Of course, BIM can vastly improve the way we produce 'documents', and the quality of coordination of these documents, and many are using BIM for this purpose. But the “value” of the underlying asset 'data' in BIM, has still not been fully recognised, valued, or explored, in our 'document' or paper-centric business processes. And let’s also be honest, the business models of people and companies working in this industry, have been largely built around, and are based on producing “documents”, and the idea of sharing open data with others, can be very disruptive to those business models. It will only be when our contracts begin to require us to produce and provide open sharable data, rather than documents, that BIM will really get traction. When our city or town councils, local agencies or development authorities, begin to require open sharable data, as part of the planning and building control procedures, and a larger digital strategy for asset management across estates, portfolios, neighbourhoods, towns and cities, then BIM will be mainstream or common practice. The move from 'paper' to 'data' is a slow work in progress. But it is happening, and unfortunately, some will get left behind.

The bigger picture

The construction industry is highly fragmented. There are many individual people, and organisations involved in the planning, designing, constructing, maintaining and operating buildings, or built infrastructure. From owners, investors, accountants, solicitors, planners, project managers, architects, engineers, contractors, specialists, surveyors, manufacturers, suppliers, facility managers, tenants, users – the list goes on and on. Each of these people, or companies, has their own way of working, and producing and using information, with one key objective - to complete their element of work or task, with the least amount of effort possible, to get paid, often leaving issues for others to deal with downstream.

Who, in this scenario, has the “bigger picture” in mind, of how “information” is going to be transferred and used by others downstream? Instinctively you would think “the client” has the bigger picture in mind, but many developer type clients are never going to be involved in using, maintaining or operating their buildings – this will be contracted or transferred to another company or department later on. Planning or development teams often don’t have the technical understanding of what operations teams will require, to specify how information should be produced and used during the development cycle, so that it is fit for purpose for operations and asset management. Once a capital budget is approved, and finance is in place for a project, what interest or incentive would project managers have in trying to reduce the time or cost of a building? What incentive would there be to invest some of the capital budget in things that would benefit or improve the operation budget? And what interest or incentive would clients or building owners have in providing their town or city with information that might be useful for future planning and management the city? The whole fragmented system is fraught with disconnections, vested interests and adversarial relationships.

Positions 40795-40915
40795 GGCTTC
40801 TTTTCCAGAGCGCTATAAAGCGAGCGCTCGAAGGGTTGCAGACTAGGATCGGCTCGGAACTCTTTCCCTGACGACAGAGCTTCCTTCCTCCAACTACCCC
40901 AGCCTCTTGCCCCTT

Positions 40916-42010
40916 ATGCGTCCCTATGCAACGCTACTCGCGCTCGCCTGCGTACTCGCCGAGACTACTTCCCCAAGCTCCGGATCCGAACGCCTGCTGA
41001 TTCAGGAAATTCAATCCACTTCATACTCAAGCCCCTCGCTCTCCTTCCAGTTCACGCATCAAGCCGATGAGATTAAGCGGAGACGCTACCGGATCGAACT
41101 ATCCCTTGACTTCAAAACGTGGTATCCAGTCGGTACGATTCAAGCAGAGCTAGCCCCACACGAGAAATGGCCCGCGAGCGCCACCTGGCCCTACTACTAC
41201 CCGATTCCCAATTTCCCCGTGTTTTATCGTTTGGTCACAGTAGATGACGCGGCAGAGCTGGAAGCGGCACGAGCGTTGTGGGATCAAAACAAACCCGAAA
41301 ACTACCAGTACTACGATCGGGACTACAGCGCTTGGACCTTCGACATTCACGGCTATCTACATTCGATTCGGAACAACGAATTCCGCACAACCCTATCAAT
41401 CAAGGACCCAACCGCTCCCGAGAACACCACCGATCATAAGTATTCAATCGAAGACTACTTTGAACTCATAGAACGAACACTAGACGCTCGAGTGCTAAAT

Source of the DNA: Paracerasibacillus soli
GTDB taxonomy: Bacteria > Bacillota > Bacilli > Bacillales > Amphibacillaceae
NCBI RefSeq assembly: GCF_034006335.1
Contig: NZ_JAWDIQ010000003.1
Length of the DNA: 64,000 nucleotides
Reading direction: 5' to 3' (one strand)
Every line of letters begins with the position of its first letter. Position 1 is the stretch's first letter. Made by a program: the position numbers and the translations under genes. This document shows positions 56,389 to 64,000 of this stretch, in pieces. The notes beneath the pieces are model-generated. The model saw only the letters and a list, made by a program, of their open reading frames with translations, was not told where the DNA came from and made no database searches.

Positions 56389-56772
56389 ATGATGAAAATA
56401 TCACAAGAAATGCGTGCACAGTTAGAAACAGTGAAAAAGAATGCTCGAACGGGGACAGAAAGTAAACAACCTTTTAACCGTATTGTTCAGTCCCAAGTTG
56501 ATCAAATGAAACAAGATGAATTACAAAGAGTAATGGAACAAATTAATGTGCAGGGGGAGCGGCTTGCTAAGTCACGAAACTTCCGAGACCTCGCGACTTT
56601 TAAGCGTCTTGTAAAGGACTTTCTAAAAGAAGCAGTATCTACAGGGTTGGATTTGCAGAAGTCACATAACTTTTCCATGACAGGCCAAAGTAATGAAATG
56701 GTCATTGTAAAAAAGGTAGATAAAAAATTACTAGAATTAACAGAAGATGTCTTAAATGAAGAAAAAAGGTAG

The whole fragmented system is fraught with disconnections, vested interests and adversarial relationships.

So how do we deal with this issue of fragmentation? Someone needs to have the bigger picture or broader context in mind, to make sure that information procured from one party, is useful and fit for purpose for the next party. We need to begin to reward and incentivise parties to take a broader view, in the way they carry out their tasks, and produce their information. Here are some things we can do:

  • Use and follow common agreed industry standards for the production, management and exchange of information about buildings and infrastructure, so it can be used by others later on (don’t make it up yourself, or do your own thing)
  • Consider the full “lifecycle” of assets. Plan, design and construct with longer term performance and operations in mind, from the very beginning (follow BS 8536, and appoint a “champion” at the beginning of projects, who has the bigger picture in mind)
  • Re-think contractual arrangements, to make them more collaborative (less adversarial) and incentivise, or reward good conduct, and good information (consider integrated project delivery, alliancing, partnering, etc.)
  • Support (and even demand), that your taxes are spent wisely by government and local authorities, on infrastructure (roads, rail, utilities, schools, hospitals etc.) that uses a process that aims to achieve 'significant improvements in cost, value, quality and performance'
  • Support and be part of a 'smart cities' movement that ensures your taxes are spent on better, more streamlined information management systems, at government and local authority level, for planning and building control, that accept open digital data, rather than paper.

People may feel they have heard enough about BIM at this stage, but we are only at the start of a digital transformation of the industry, which is going to be very exciting and interesting for those who embrace it, and very challenging and disruptive for those who don't. Enjoy the journey!